The Grammy Museum Grant Program announced on Tuesday (June 28) that $200,000 in grants will be awarded to 16 recipients in the U.S. The recipients include six universities, two foundations and two individuals. The grants range from $3,000 to $20,000.
“This year marks the 35th year that the Grammy Foundation (now the Grammy Museum Foundation) and the Recording Academy have partnered to provide much-deserved funding for music research and preservation projects across the United States and Canada,” said Michael Sticka, president/CEO of the Grammy Museum. “During that time, we have awarded more than $8.1 million to nearly 465 grantees. … We’re proud to support these impressive projects that are at the intersection of music and science, and work to maintain our shared musical legacy for generations to come.”
Funded by the Recording Academy, the Grammy Museum Grant Program provides funding annually to organizations and individuals to support efforts that advance archiving and preservation, in addition to research projects related to the impact of music on the human condition. In 2008, the Grammy Museum Grant Program expanded its categories to include assistance grants for individuals and small to mid-sized organizations that may not have access to the expertise needed to create a preservation plan.
Scientific Research Grants
University of Southern California— Los Angeles, Calif.
Nostalgia-evoking music can temporarily improve autobiographical memory in individuals with Alzheimer’s Disease (AD), but the associated neural mechanisms are unknown. This project aims to use personalized music to identify neural systems involved in music-evoked nostalgia.
University Hospitals Health System, Inc — Cleveland, Ohio
The purpose of this study is to determine the feasibility and acceptability of a tailored music-assisted relaxation and imagery intervention, biological sample collection, and mobile device patient-reported outcome collection in adults hospitalized for pancreatic surgery experiencing acute pain.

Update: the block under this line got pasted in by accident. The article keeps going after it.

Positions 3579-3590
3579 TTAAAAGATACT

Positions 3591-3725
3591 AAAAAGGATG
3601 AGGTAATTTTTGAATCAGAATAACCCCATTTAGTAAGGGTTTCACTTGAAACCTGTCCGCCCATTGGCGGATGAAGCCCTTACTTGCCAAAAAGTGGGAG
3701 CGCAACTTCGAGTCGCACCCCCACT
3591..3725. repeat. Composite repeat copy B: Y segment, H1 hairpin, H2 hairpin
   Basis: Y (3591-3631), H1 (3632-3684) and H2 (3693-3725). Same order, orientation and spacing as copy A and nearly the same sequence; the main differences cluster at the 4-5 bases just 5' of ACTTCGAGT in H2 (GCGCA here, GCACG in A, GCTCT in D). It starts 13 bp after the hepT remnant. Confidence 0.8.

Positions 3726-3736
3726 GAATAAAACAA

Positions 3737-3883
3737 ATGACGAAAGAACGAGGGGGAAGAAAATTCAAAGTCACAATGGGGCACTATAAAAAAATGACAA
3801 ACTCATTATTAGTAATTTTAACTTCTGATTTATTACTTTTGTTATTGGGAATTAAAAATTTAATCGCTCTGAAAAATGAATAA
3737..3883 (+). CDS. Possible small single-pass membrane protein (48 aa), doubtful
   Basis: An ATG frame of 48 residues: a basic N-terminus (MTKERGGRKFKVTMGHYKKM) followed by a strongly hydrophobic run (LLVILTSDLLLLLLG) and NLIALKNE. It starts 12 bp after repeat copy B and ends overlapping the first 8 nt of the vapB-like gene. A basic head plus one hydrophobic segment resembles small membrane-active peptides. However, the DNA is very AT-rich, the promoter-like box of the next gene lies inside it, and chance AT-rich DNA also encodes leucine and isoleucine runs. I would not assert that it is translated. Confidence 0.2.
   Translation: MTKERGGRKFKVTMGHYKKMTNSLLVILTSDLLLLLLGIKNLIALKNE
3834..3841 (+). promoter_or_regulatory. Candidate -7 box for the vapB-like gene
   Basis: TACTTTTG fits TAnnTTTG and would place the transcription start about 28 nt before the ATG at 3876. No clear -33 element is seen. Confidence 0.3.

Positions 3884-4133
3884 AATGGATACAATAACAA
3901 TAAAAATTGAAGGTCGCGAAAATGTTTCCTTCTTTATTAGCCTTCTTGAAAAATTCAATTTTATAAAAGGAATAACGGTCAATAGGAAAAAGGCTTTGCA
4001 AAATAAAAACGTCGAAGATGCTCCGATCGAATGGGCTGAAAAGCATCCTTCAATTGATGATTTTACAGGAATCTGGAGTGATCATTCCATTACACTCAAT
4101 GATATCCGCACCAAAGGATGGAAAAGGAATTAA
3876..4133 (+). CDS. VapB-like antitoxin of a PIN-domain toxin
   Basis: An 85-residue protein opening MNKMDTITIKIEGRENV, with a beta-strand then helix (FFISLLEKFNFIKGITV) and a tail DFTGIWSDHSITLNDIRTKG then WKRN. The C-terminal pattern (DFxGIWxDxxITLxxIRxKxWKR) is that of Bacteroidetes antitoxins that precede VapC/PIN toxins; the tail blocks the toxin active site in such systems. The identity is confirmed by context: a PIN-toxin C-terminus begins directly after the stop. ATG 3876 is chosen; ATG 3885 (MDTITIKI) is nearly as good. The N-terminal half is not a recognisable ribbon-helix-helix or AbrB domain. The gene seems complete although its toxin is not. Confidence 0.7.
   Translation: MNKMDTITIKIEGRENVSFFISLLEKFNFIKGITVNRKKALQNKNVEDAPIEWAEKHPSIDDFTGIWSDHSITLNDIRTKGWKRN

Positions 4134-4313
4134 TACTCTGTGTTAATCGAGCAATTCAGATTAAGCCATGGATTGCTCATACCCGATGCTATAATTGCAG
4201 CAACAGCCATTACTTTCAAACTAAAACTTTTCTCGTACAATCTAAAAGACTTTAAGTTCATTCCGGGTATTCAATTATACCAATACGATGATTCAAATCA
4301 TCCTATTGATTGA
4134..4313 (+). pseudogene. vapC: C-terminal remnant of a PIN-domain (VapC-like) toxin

Towson University — Towson, Md.
This project will help to determine whether hidden hearing loss exists in student musicians and, if so, to use clinically relevant diagnostic tools to detect the disorder early. The project will also assess whether the hidden hearing deficits contribute to increased difficulties in auditory scene analysis/speech sound processing in musicians.
Texas Christian University — Fort Worth, Tex.
Musical training is associated with increased neural prediction response to a critical note that indicates mode in a melody. This neural response suggests an enhanced prediction mechanism in those with musical training. The goal of this project is to investigate whether musical training is also associated with enhanced neural prediction responses in those with dyslexia.
Stanford University — Stanford, Calif.
This project evaluates different strategies to promote empathy between audio engineers and cochlear-implant users. The goal is to understand the existing empathy structures, identify the most effective promotion strategies and develop tools and techniques to assist both cochlear implant users and audio engineers.
University of Miami— Coral Gables, Fla.
This project will explore the use of infant-directed singing (IDS) for self-regulation in infants with prenatal drug exposure. Through a coaching intervention, mothers will learn how to use IDS to match or modify infant state. Findings will inform clinical practice to improve parenting skills in mothers with substance use issues.
Preservation Assistance Grants
Bill Doggett — Bakersfield, Calif.